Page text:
The workshop focuses on the teaching and learning of social science. It is widely observed that engagement with the academic project of being at university is a key component of students persevering in and benefitting from higher education. The workshop arises from a three-year ESRC–funded project called ‘Pedagogic Quality and Inequality in Undergraduate Degrees’ to be completed in January 2012 (http://www.pedagogicequality.ac.uk). The project aimed to theorise effective and egalitarian teaching practices by investigating social science degrees in four different universities, using a theoretical framework drawn from the work of the sociologist of education Basil Bernstein.
The workshop will disseminate and build on striking findings about how, for students, good quality teaching supports their efforts to know and understand their discipline. Such teaching resides, above all, in (1) seminars which include authentic tasks and stimulating, challenging discussion in which all members partake and (2) good quality of relationships with tutors. The project has illuminated how these seemingly simple yet essential goals are difficult to achieve, and has also provided clues about how to achieve them.
The goal of the workshop is to produce outcomes of practical use by:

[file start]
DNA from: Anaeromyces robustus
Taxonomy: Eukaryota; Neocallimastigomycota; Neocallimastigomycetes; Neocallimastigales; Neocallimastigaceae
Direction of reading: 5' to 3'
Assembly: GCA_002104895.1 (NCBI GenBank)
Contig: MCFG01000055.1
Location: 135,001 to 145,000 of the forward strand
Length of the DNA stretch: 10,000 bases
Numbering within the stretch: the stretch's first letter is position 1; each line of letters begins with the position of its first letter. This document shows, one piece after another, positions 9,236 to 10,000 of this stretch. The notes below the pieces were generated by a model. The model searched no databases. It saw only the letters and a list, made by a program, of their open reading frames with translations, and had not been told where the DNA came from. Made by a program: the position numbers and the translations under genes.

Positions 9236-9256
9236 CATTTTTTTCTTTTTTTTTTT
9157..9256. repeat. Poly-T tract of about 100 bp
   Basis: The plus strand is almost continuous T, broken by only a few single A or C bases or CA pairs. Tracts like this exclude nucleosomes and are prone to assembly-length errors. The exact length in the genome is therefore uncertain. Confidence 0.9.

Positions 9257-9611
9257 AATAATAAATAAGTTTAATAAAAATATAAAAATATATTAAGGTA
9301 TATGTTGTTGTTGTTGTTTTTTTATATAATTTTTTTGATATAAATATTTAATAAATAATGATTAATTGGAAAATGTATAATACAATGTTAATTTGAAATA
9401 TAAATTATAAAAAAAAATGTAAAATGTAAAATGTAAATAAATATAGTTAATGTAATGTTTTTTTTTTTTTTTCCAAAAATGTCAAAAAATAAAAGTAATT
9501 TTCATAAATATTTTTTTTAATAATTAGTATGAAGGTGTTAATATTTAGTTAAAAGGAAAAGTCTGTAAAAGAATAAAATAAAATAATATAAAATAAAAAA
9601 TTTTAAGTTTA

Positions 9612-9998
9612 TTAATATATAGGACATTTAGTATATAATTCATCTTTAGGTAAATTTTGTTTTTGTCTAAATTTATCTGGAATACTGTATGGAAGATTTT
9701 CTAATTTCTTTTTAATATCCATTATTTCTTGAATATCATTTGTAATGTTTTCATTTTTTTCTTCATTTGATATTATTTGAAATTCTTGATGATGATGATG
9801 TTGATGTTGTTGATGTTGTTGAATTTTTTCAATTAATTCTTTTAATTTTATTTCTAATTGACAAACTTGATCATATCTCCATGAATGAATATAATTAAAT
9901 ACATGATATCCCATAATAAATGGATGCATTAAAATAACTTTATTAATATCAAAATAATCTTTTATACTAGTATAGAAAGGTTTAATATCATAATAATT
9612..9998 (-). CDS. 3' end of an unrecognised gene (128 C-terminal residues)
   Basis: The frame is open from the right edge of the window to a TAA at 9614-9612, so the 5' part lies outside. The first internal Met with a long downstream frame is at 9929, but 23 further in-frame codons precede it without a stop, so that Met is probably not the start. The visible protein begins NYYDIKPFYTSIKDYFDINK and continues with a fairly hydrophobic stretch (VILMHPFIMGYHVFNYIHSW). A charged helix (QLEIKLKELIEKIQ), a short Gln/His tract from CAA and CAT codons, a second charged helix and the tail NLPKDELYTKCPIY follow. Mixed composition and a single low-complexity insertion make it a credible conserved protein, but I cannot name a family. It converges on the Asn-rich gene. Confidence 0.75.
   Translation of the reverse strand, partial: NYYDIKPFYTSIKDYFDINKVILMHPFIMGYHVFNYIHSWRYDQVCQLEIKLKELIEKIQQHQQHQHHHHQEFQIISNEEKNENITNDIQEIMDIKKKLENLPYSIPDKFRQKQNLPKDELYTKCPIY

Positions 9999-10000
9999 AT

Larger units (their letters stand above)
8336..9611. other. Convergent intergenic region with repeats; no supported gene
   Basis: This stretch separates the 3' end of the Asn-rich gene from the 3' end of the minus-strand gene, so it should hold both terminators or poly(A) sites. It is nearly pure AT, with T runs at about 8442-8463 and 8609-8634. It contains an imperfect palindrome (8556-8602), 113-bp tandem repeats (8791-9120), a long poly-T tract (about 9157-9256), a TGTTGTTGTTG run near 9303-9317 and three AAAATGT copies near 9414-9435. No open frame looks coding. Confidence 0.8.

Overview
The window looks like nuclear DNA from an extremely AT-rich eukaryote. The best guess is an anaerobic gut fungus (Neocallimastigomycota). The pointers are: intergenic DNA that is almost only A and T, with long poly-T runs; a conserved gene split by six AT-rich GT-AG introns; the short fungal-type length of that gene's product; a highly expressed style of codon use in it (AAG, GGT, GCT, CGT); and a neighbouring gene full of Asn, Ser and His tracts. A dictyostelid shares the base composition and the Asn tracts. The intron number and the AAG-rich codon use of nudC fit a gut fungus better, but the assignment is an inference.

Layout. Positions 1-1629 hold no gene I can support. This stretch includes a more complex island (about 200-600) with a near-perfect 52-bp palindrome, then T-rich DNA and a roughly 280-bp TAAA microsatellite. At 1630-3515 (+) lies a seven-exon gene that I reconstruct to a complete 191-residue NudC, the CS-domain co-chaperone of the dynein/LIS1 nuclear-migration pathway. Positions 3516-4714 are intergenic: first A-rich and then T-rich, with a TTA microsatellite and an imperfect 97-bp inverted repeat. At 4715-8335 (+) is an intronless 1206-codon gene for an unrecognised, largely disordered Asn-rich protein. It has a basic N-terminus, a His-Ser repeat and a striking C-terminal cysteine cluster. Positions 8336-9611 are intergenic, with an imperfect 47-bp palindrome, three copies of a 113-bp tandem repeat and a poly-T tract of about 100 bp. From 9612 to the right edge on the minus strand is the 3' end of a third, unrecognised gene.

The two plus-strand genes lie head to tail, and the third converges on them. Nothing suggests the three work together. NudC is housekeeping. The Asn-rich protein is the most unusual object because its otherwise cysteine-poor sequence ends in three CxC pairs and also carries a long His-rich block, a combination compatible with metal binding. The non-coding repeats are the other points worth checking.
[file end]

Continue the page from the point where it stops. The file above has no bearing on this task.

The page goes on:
Please use attached bookings form to reserve a place: bookings form
This event was convened for policy makers from a range of national and international organisations that represent government, students, universities, academics, employers and regulatory agencies.Further details (in pdf format)
This Symposium is for an invited group of 60 university teachers and students of social sciences, and higher education researches to discuss two inter-related themes: The value of learning social sciences at university and strengthening the teaching of university social science. The symposium is intended to be highly participatory with a panel of five people for each theme stimulating 'round table' discussions in groups chaired by members of the project's Steering Group. Programme and details will be available soon.
The aim of the day was for participants to debate and begin to develop a co-authored paper(s) on the potential benefits and drawback of drawing upon students' own biographies to enhance the learning and teaching of sociology in universities. Further details (in pdf format).
Seven collaborative papers are being produced. Andrea Abbas and Monica McLean edit the collection. The Chief Editor of the HEA Centre for Sociology, Anthropology and Politics (C-Sap) journal ELISS, has expressed strong support for a proposal based upon these papers.
The outcome of the day is a collection of edited papers written by the participants and published by ELiSS now available here.